Let me know what you think about my teams and which one is likely to win me the massive cash prize of……….. £3,000!
Disclaimer: I’ve since been tinkering away, so my teams don’t look quite the same as above. I’ll keep you up to date once the campaign commences!
So ‘The Ashes’ are nearly upon us. (I mean the real one not just a computer game!) At the risk of sounding detached and lacking enthusiasm, I guess that I should write something about the impending contest.
Despite being an England fan I’m actually quite confident. Not all that long ago the Australian side were accused of using the national team as a development squad. That accusation was levied at them by one of their own, Cameron White none the less. When it comes to fast bowling at least (In fact spin bowling too!), England appear to be following a similar trajectory. Ignore any notion of getting proven county vets like Steve Patterson, Keith Barker or Liam Norwell (Not that old!) into the side or even recalling Tim Bresnan but call up the ‘potential’ instead, the likes of Tom Helm and George Garton. Things are eerily parallel to the current makeup of the national football team.
I have huge respect for the likes of Helm and Garton and back them to have successful international careers but it must be frustrating for proven players such as Chris Rushworth and Joe Leach to see ‘raw talent’ selected ahead of them. That’s not to say that I think England or anybody should hold back someone that’s good enough, just like they did with Haseeb Hameed and should’ve done with Sam Curran.
This post isn’t really going where I’d intended. I wanted to buck the general consensus and say how I believe England can do well this winter but I’ve just ended up having a whinge. It’s so unlike me!
Attempting to return to the point, I’m backing Stoneman, Vince and Malan to pile on the runs. I’m expecting Alastair Cook to find form. I’m backing whoever the bowling line up consists of, whether it be Ball, Overton or Crane to come good, or at least be better for the experience. Australia have some good players. They also have some lesser players who may step up to the plate and they may introduce some new players who commence their international careers with a Peter Handscombesque start. England however can go head to head (Or toe to toe) with them. I envisage a competitive series with a 2-1 or maybe even 2-2 result.
Will England cook the Ozzies? Will Stoneman rock? Will Vince be invincible? Will Ball be on the ball? Will Crane reign? Will England find the root (Route) to victory?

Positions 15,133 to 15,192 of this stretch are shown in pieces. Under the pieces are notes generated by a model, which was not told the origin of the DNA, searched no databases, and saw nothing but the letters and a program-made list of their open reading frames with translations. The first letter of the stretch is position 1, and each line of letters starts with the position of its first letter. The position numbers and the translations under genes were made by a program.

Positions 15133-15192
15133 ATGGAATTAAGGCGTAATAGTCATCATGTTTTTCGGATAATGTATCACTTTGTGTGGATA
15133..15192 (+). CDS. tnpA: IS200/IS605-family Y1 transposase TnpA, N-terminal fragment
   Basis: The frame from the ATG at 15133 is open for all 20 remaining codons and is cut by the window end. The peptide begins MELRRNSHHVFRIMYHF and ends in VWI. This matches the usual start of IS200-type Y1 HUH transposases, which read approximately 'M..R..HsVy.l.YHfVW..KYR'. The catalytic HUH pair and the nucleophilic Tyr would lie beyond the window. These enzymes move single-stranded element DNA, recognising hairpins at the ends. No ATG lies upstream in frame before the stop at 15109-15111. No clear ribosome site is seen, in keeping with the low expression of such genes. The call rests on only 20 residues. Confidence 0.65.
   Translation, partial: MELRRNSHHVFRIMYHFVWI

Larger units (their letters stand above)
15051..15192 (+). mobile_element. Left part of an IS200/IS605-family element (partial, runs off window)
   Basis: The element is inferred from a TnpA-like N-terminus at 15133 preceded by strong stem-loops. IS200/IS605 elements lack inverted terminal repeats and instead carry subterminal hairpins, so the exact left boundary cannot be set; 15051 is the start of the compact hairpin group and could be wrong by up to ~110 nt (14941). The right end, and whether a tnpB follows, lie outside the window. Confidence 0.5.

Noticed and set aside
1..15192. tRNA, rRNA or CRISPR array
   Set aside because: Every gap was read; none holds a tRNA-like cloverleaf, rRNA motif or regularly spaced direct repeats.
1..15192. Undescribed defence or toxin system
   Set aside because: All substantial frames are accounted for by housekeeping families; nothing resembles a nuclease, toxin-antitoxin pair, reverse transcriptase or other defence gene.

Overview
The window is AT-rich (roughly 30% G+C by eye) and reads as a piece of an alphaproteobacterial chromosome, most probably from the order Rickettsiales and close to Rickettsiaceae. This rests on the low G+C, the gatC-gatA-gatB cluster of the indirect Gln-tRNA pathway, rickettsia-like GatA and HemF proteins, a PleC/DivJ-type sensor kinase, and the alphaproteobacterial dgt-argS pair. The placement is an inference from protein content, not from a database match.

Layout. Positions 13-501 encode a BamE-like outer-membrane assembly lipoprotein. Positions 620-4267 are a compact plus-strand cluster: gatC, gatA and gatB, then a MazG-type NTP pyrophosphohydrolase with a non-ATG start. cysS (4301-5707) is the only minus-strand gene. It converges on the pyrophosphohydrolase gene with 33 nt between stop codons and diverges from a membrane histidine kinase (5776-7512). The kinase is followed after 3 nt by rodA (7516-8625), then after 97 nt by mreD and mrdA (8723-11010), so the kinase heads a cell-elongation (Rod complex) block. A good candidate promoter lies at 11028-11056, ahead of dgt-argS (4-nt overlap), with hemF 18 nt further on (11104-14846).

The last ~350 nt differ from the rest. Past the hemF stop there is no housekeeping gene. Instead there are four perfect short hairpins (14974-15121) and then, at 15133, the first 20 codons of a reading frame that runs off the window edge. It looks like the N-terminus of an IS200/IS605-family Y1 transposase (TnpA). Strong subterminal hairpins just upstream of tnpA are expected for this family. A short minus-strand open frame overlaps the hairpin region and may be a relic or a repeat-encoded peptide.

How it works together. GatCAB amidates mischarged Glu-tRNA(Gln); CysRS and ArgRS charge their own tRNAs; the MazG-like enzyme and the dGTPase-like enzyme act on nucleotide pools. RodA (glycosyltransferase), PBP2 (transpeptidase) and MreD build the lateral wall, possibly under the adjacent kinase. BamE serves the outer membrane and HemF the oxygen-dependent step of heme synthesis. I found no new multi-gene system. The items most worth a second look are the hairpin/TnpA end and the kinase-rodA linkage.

We’ll find out soon…
9,748th place, a comfortable finish in the top 10,000! The team I picked for my daughter finished in 11,213th place, so at worst I was in the bottom 1,500. Who knows? Maybe there were over a million players!
Starting with my captain, Gloucestershire gloveman Gareth Roderick.
I simply got his selection completely wrong. Had he been fit or whatever he needed to be to play then he would have made serious contributions but he missed the early part of the season for ‘unknown reasons’ and later broke a finger. To be fair, he dug deep to score 78 not out with the damaged digit. Before you consider the double points element, if you’re captain isn’t your top scorer then you’ve messed up. South African born Roderick registered 400 runs at a respectable average of 36.36 as well as claiming 24 dismissals but just didn’t play enough.
Steven Croft basically doesn’t bowl anymore. Lancashire seem to have an array of spin bowlers, whether they be part- or full-time (Parkinson, Parry, Livingstone, Kerrigan – who himself went out on loan) and like Roderick, Croft missed significant chunks of the season. Aside from a blast of a knock early in the campaign and a score in the final round of matches, Croft just didn’t contribute anywhere near significantly enough. The White Rose’s skipper’s figures: 409 runs at an underwhelming 29.21.
Huge kudos to Worcestershire’s Tom Fell for battling back from cancer and hopefully, with a new contract under his belt, he can score big next year.
This year was a horror show however. He failed to reach fifty nor did he ever don the gloves. Fell totalled 323 runs at a paltry 14.68 in the County Championship. Contrary to the above image, his form (Or lack of!) didn’t earn him and England call up!
Welsh willow wielding wizard Aneurin Donald didn’t hit the heights hoped for this campaign but did manage four First Class fifties either side of being mucked around by Glamorgan, batting as low as seven in One-Day Cup matches.
For the record ‘Ducky’ totalled 487 County Championship runs at 25.63. In One-Day cricket he scored 20 runs at an average of just 4.00!
It’s a funny old game. My most successful batsman was the one I expected the least from. I had anticipated Riki Wessels might deliver for me in limited overs matches but didn’t really expect him to play regularly in the First Class game. In a pre-season university fixture, he followed a duck with a hundred and went on to score three centuries with a top score of 202 not out in the County Championship. He had a mare though in the One-Day Cup final where he dropped a catch off the first ball of the match and made only six runs but away from the cameras he delivered. He also claimed a couple of catches when standing in as wicketkeeper. Across the County Championship (832) and One-Day Cup (302) the Nottinghamshire batsman totalled 1,134 runs.